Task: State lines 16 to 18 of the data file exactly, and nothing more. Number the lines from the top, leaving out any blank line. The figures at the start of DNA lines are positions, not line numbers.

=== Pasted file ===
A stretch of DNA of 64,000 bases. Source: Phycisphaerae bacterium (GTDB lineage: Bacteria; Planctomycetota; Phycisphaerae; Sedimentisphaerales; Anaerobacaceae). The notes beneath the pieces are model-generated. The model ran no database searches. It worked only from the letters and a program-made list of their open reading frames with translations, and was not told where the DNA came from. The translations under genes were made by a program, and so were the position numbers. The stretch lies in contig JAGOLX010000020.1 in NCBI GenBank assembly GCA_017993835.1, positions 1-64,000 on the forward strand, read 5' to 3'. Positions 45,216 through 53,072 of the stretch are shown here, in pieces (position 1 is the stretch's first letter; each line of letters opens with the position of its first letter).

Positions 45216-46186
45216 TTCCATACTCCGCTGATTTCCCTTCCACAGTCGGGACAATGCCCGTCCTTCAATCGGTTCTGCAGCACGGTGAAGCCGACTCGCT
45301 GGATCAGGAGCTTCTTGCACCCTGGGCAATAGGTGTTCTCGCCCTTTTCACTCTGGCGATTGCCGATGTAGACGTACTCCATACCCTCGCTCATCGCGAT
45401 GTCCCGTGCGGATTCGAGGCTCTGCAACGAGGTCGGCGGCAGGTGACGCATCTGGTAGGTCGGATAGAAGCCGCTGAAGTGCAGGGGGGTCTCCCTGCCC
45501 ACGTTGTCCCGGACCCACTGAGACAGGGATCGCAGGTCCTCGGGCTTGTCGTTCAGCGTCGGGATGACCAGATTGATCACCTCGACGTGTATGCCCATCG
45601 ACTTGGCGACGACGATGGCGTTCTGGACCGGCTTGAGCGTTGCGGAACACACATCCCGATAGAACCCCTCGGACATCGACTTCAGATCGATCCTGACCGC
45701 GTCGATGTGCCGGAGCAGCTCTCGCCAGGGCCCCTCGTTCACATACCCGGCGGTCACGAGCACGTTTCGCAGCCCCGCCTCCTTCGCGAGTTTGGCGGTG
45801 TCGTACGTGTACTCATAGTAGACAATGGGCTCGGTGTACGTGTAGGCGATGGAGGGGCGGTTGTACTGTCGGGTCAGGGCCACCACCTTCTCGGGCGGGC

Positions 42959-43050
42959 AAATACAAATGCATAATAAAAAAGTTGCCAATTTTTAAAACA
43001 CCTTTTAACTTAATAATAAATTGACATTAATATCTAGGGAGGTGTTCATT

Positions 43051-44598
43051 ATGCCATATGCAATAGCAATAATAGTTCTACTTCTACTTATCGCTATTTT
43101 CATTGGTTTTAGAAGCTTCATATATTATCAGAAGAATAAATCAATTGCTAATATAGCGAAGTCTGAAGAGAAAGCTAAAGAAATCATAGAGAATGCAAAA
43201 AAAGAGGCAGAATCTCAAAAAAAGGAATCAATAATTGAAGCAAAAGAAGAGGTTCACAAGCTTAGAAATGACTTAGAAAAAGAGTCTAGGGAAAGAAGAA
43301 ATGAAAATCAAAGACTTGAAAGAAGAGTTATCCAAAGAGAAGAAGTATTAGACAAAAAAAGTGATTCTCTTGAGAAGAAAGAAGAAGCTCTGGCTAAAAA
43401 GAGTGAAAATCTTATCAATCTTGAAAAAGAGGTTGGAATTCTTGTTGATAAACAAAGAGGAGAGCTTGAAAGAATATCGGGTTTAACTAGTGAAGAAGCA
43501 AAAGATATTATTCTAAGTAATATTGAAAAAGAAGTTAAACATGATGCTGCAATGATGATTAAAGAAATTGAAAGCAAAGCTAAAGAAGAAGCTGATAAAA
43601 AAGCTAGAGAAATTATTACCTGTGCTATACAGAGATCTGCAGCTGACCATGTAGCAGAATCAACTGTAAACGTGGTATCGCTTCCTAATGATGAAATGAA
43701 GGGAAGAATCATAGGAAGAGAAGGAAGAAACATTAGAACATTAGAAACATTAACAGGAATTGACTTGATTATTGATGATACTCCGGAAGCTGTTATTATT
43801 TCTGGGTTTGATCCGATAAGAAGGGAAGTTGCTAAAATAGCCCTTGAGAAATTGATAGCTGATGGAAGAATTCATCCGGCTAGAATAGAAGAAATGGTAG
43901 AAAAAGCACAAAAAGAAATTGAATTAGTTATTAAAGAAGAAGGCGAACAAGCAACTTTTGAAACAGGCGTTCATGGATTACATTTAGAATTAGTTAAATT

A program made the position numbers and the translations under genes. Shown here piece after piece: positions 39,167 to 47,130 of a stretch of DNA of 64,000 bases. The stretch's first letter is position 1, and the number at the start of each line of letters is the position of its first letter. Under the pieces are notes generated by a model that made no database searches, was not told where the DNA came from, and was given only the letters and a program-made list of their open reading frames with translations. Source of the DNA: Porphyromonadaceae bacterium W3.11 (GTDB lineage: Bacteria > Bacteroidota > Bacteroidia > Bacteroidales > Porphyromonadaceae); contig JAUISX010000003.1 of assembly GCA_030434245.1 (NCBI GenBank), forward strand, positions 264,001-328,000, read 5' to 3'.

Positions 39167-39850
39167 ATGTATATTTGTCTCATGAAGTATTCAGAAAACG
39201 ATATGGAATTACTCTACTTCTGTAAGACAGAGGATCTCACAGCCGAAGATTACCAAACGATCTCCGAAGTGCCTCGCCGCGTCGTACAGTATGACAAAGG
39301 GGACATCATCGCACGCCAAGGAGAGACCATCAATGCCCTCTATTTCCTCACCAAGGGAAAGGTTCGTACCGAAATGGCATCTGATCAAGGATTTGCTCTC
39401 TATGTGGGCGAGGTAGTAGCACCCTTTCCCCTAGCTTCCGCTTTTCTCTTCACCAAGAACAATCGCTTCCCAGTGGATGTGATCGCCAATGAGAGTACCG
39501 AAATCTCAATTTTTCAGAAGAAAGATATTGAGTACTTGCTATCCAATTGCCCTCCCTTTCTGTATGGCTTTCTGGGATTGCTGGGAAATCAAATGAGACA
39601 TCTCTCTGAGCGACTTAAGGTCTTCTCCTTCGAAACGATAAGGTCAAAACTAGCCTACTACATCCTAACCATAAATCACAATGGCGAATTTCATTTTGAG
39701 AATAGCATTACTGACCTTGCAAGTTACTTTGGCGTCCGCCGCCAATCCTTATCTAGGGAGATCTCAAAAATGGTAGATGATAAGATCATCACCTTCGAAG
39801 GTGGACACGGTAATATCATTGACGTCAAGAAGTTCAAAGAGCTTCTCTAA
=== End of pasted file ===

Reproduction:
43201 AAAGAGGCAGAATCTCAAAAAAAGGAATCAATAATTGAAGCAAAAGAAGAGGTTCACAAGCTTAGAAATGACTTAGAAAAAGAGTCTAGGGAAAGAAGAA
43301 ATGAAAATCAAAGACTTGAAAGAAGAGTTATCCAAAGAGAAGAAGTATTAGACAAAAAAAGTGATTCTCTTGAGAAGAAAGAAGAAGCTCTGGCTAAAAA
43401 GAGTGAAAATCTTATCAATCTTGAAAAAGAGGTTGGAATTCTTGTTGATAAACAAAGAGGAGAGCTTGAAAGAATATCGGGTTTAACTAGTGAAGAAGCA